American Capitalism’s Great Crisis

Young Americans no longer perceive benefits from capitalism, and such sentiments will influence the outcome of the US presidential election. The system of US market capitalism is broken, explains Rana Foroohar, author and Time magazine’s assistant managing editor for economics and business. Only about 15 percent of wealth from individual and corporate savings is invested in businesses for adding new jobs, wealth and economic growth. Once, business investment represented the majority of bank financing and, instead, banks direct funds toward housing or existing stocks and bonds. Academics describe an era of “financialization” with excessive speculation, debt, focus on short-term profits as well as stagnant growth for jobs and wages. The financial sector represents about 7 percent of the U.S. economy, up from about 4 percent in 1980, and takes about 25 percent of corporate profits while creating about 4 percent of jobs, she reports. Foroohar concludes that financial institutions are no longer providing clear, measurable economic benefit. The US election offers an opportunity for serious debate and new policies for education, taxation, retirement and more. – YaleGlobal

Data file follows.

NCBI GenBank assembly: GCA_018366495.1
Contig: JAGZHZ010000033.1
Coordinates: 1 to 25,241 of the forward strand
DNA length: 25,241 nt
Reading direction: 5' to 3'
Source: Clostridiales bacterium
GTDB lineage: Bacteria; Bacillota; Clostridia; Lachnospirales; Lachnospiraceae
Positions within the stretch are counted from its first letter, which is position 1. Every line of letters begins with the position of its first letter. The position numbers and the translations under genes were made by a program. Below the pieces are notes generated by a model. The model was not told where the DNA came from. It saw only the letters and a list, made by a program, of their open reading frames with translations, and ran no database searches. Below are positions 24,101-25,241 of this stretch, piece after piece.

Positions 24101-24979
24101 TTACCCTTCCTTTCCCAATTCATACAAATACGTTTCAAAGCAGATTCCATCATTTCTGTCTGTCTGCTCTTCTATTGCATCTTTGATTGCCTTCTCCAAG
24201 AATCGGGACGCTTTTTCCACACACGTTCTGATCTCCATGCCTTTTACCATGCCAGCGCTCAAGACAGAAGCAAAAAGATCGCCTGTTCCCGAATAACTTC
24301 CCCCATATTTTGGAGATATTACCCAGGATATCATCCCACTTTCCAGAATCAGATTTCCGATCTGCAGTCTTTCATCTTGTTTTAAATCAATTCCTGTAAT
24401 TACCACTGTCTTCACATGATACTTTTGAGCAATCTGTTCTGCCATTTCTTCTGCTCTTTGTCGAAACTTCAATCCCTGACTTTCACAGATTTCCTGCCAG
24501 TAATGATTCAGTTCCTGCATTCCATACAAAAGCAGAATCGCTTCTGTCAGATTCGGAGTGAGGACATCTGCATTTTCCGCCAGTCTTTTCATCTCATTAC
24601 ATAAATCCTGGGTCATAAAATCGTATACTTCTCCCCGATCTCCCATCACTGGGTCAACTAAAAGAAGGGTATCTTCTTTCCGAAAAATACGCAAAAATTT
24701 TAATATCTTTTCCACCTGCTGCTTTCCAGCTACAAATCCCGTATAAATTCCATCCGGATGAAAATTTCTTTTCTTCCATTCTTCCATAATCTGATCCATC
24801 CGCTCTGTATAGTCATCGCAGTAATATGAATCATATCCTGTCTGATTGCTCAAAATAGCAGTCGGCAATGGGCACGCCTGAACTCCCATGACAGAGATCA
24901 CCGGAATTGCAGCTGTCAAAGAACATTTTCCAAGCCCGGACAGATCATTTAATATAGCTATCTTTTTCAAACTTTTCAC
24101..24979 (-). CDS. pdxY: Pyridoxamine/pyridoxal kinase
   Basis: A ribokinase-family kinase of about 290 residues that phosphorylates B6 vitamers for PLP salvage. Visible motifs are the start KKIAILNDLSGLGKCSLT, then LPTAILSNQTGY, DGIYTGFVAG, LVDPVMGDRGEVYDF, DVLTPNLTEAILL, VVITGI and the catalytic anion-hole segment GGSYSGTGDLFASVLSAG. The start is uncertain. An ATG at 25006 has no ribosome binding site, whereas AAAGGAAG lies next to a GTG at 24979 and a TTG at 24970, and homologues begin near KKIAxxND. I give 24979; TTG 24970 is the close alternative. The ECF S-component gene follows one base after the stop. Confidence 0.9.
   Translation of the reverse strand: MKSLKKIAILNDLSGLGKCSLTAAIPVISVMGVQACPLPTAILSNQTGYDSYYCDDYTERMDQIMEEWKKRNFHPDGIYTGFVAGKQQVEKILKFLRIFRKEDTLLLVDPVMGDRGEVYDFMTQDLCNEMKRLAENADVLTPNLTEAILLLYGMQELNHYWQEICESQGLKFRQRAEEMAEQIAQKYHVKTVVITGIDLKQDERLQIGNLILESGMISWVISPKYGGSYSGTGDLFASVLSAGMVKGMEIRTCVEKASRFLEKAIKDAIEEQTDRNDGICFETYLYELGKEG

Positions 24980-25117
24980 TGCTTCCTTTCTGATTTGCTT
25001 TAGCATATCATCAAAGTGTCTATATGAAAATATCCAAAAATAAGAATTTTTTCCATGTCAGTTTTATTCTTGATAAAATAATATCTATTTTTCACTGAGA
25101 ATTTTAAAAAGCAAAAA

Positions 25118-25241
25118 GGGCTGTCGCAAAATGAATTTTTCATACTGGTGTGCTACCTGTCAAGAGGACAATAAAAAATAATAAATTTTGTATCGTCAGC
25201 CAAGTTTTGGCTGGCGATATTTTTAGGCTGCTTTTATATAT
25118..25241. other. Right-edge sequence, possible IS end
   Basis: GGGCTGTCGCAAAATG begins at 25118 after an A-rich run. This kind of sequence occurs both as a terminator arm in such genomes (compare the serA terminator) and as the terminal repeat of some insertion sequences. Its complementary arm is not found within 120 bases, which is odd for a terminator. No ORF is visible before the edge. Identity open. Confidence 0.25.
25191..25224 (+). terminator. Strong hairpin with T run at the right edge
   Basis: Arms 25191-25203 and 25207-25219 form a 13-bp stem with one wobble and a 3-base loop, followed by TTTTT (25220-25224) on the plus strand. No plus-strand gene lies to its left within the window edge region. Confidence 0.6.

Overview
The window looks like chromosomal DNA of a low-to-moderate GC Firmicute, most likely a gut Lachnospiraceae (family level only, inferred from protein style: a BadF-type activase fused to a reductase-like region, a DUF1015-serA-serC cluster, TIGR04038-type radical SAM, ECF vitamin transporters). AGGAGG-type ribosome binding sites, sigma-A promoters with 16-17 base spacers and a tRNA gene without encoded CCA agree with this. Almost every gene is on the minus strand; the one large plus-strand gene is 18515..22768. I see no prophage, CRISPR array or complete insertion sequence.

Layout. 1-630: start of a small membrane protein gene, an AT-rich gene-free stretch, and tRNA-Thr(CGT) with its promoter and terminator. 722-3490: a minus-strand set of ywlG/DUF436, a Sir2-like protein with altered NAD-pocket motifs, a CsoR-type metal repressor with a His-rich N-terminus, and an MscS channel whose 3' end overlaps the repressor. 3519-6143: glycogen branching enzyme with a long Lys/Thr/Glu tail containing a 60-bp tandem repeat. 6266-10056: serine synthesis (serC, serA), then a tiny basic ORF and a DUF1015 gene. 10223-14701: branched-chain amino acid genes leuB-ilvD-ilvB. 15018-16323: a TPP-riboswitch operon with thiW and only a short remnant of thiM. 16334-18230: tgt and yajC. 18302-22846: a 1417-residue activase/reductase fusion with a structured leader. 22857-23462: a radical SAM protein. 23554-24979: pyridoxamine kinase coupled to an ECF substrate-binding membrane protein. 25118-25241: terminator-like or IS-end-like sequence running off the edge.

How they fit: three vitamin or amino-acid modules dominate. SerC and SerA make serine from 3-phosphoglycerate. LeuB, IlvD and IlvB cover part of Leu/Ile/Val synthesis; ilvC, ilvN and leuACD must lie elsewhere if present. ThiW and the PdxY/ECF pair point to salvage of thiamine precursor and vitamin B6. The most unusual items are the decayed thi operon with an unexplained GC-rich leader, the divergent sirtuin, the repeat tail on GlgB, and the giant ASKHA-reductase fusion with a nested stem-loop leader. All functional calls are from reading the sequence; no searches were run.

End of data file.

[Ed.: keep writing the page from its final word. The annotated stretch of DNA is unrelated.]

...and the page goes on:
American Capitalism’s Great Crisis

Capitalism is failing advanced economies and young adults with financialization of economy: debt, speculation, short-term profits, stagnant job and wage growth
Rana Foroohar
Wednesday, June 8, 2016

Read the article from Time magazine.

Rana Foroohar is TIME's assistant managing editor in charge of economics and business.  She’s the author of Makers and Takers: The Rise of Finance and the Fall of American Business.

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